“We can complain like everyone else or do something about it, and we’ve chosen to do something about it,” Asselin said, noting that the effort and financial investment are paying back in the quality of workers the company is putting into the field. “It’s apparent it’s working.”
Jean Pierre Crevier, co-owner of M.L. Schmitt Inc., a 99-year-old electrical contractor based in Springfield, agrees that companies need to stay connected to the potential pipeline of young talent. He does so by participating in the interviewing process of the Joint Apprentice Training Committee of the Local 7 International Brotherhood of Electrical Workers, bringing new students into apprenticeship programs. “I was pleased with this year’s turnout — we had a lot of great candidates to choose from this year.”
But he also does so with efforts like a recent partnership between M.L. Schmitt, Exposure, and two local electrical manufacturers, Legrand and Fidelux Lighting, to provide donations to the Putnam Electrical Shop at Putnam Vocational Technical Academy in Springfield.
The Putnam Electrical Shop works on a fixed budget, and donations like this give them additional supplies and equipment for student lessons, said teacher and master electrician Charley Jackson. “I share my work experience and testimony with my students, and it really helps them with their desire to learn. Our recent visit from M.L. Schmitt and donation of supplies really encouraged our students to keep pushing.”
The materials that the school received include low-voltage and line-voltage training kits, a variety of light fixtures, blueprints, surface raceways, disconnect switches and more. More donations are expected to take place this fall, and M.L. Schmitt has hired many Putnam graduates over the years.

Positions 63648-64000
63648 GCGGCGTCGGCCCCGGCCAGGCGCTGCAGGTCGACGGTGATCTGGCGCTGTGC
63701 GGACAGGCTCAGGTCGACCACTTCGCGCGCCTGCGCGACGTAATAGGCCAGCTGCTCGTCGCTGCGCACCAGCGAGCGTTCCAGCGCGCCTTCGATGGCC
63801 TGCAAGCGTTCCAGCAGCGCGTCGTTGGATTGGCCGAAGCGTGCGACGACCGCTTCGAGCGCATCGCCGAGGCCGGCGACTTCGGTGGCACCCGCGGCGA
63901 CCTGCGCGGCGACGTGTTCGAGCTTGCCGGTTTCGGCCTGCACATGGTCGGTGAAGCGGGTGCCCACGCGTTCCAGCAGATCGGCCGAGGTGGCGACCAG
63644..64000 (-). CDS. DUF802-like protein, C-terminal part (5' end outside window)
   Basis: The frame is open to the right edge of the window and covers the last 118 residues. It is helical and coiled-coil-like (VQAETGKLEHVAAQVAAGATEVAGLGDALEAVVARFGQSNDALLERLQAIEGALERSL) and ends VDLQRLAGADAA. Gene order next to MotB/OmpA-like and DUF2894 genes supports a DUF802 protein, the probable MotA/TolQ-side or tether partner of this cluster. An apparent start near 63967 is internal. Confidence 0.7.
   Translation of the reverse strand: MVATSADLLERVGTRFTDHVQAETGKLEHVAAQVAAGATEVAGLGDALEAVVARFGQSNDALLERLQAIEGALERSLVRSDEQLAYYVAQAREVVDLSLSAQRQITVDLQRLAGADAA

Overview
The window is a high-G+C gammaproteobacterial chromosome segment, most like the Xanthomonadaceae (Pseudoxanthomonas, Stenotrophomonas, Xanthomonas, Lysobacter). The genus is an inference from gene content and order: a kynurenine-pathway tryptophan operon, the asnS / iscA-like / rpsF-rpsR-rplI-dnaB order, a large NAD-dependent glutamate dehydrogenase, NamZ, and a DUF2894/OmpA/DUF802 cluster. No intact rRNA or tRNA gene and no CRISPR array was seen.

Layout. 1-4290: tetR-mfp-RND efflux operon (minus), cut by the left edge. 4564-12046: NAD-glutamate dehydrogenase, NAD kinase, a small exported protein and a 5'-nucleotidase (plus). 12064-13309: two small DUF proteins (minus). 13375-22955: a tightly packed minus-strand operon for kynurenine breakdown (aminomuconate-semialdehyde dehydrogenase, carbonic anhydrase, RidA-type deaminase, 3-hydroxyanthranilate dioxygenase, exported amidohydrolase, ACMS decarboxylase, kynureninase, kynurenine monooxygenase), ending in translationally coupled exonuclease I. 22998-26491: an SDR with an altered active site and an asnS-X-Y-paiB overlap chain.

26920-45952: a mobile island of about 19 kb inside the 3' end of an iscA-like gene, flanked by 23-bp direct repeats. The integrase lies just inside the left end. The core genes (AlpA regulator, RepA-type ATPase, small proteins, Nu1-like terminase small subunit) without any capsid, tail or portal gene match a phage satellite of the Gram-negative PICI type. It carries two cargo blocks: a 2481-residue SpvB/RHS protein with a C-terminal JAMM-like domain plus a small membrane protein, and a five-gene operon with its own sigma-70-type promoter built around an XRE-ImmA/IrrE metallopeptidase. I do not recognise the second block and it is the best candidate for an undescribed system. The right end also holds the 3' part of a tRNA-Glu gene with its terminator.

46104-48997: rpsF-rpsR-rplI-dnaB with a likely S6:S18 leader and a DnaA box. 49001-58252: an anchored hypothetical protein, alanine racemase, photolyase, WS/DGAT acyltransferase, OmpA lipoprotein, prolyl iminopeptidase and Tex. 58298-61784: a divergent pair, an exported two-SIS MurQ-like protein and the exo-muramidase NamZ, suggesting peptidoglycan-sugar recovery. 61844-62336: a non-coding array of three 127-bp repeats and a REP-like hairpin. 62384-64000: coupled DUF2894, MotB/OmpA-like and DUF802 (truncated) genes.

“We’ve been conditioned to think you have to have a college degree to have a successful career after high school,” Crevier said. “But a lot of people struggling with college and looking at alternate solutions can make really good money in the trades. I know borderline geniuses who don’t have a really strong formal education behind them, but they can use their hands, and they’re virtual artists, interpreting visual drawings to see what the designer’s intent is. It’s a great career path.”
Mind the Gap
The workforce issue isn’t unique to electricians. A recent survey by Associated General Contractors of America (AGCA) found that, overall, construction firms are still struggling to recruit employees. Ninety-three percent of respondents say they have open positions that they’re trying to fill, and 91% indicate they are struggling to fill at least some of these roles. This issue is particularly pronounced among craft positions, which make up the bulk of construction work on job sites.
At the same time, AGCA reported, more companies are waking up to the fact that the future of the construction industry lies in youth, which is why firms are increasingly taking steps to engage younger generations. Fifty-one percent of survey respondents say they’ve gotten involved in career-building programs at the high school, college, and technical-school level in order to encourage students to consider a career in construction.